Employers in today’s highly competitive job market are often inundated with unsuitable applicants each time they post a new open position. After HR teams filter out less qualified applicants, they must choose the best candidate from the remaining pool. Deciding who should receive a job offer is a difficult proposition in the best of circumstances. However, when candidates who possess nearly identical skill sets and experience levels are vying for a single position, some employers resort to checking consumer credit files to help in the decision-making process.
In general, pre-employment credit checks are unpopular among most companies. This is partly due to the fact that there are a growing number of states that have restricted or outlawed applicant credit checks. According to a 2016 CareerBuilder survey, only 29 percent of companies currently perform pre-employment credit checks.
There are several viewpoints about the fairness of pre-employment credit checks. Critics of pre-employment credit checks assert that evidence linking job performance to financial status is anecdotal at best. However, proponents of pre-employment background checks insist that credit reports reveal vital information about an applicant beyond how well he or she handles his or her debts. In fact, many believe that people with poor credit histories are less trustworthy, less reliable, and do not perform as well on the job.
In this article, we’ll explore the most common justifications for pre-employment credit checks as well as what human resources professionals should be aware of when considering implementing applicant credit checks.
Consider the Nature of the Position
While it’s true that some employers utilize pre-employment credit checks for all prospective new hires, others use them solely for candidates applying for specific types of positions. For example, it is standard procedure for many firms to perform a comprehensive background investigation, which often includes research into the person’s financial history, on applicants applying for a C-Level position. This is because executive positions often put employees in direct contact with sensitive information, and some employers rationalize that if a person has demonstrated carelessness with his or her own financial affairs, then that person will not be very meticulous with other people’s financial data. Other positions that are more prone to pre-employment credit checks include jobs in which people work with cash or have access to financial systems or private-asset information.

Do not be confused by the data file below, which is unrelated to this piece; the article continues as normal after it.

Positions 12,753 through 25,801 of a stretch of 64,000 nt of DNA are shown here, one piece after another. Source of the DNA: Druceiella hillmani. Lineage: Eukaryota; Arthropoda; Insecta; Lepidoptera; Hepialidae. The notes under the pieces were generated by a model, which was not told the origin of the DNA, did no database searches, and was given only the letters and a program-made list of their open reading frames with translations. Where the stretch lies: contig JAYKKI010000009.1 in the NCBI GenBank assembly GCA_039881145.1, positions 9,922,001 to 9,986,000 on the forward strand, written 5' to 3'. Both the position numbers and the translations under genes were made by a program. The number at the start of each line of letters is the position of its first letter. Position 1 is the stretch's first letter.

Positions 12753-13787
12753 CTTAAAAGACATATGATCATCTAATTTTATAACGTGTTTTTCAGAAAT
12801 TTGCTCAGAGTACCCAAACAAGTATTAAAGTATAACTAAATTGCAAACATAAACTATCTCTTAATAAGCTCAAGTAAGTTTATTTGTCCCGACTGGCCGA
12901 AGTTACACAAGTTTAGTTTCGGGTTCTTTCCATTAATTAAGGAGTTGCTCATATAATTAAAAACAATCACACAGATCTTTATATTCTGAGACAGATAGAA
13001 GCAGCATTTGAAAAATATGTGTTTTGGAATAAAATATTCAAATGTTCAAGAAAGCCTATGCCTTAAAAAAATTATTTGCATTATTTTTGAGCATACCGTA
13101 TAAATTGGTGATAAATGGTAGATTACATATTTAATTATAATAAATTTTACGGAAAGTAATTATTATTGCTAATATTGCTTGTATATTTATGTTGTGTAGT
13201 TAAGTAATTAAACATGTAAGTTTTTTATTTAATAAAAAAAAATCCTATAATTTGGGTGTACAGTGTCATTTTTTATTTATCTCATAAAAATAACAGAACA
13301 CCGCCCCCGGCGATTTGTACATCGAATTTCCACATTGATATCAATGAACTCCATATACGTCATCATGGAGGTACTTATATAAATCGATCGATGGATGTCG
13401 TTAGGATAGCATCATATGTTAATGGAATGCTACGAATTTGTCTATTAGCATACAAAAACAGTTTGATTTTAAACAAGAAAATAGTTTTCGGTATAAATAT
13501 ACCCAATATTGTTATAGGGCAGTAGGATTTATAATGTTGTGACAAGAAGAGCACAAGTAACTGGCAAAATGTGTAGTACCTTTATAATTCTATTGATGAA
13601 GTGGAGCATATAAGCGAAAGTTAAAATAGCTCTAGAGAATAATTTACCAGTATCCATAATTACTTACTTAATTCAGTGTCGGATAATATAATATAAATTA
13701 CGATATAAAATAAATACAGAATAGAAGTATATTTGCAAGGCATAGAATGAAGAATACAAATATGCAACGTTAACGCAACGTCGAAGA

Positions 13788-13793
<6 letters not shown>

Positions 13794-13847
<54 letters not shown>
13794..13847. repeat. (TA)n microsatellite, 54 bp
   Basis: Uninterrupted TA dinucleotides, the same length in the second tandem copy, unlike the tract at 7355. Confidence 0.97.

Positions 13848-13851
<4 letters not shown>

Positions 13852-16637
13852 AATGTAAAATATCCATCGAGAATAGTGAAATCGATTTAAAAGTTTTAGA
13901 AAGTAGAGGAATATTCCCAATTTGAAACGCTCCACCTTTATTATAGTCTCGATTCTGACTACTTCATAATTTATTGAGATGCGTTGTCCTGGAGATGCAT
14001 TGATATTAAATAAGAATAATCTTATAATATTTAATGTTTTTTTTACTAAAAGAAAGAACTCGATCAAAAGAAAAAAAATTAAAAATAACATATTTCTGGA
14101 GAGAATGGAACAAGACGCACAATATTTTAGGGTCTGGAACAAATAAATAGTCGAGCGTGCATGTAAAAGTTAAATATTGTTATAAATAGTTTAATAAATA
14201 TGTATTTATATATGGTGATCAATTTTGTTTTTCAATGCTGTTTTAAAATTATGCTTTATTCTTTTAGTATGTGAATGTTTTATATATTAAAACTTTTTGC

Credit checks are a touchy subject for applicants and human resources departments alike. If a company is considering implementing credit checks, then it should decide which jobs within the firm will require them as part of the hiring process. If a position is not related to finances and there’s no high level of security involved, then it might be wise to forego a pre-employment credit check.
Be Mindful of the Applicant’s Rights
Before an employer can legally perform a pre-employment credit check, it must obtain signed permission from the applicant to do so on a single document that clearly explains that the company is requesting a copy of the applicant’s consumer credit report. This document must also detail how the company will use any information it obtains from the report.
The Fair Credit Reporting Act (FCRA) protects an individual’s credit report several ways. For example, each time an applicant authorizes an entity to run a credit check, that person is entitled to a copy of his or her report. In the event that the company denies employment to an applicant as a result of the information contained in his or her credit file, the hiring firm must clearly explain the reason(s) why in an FCRA document entitled, “A Summary of Your Rights Under the Fair Credit Reporting Act.” Additionally, the employer must supply the applicant with the name of the credit reporting agency and instructions showing how to dispute erroneous information contained in the credit report.
In addition to FCRA requirements, employers must be aware of their state’s policy on pre-employment background checks. Some states have explicitly stated that companies can only use credit checks for certain position classifications, while several others have outlawed the practice of checking an applicant’s credit altogether because the practice was viewed as a way to discriminate against otherwise qualified candidates. According to Milan P. Yager, CEO and president of the National Association of Professional Employer Organizations, less-than-perfect credit alone is usually not a good reason to not hire a person for a job they are otherwise qualified for.
While pre-employment credit checks may indeed be a necessary tool for screening applicants for financial positions or those requiring a top-level security clearance, HR professionals may wish to evaluate the necessity of these checks for other jobs. Employers must work to maintain the delicate balance between thoroughly vetting their candidates and relying on overly intrusive and often irrelevant data gathering.
Many companies, lobbyists, and consumers have taken action in order to end across-the-board credit checks, though not much has happened at the upper levels of government. Some firms realize that there are plenty of qualified candidates who have credit issues and that running these checks can be an expensive waste of time. If your company is considering implementing pre-employment credit checks, it’s imperative to understand that credit checks often don’t tell the whole story.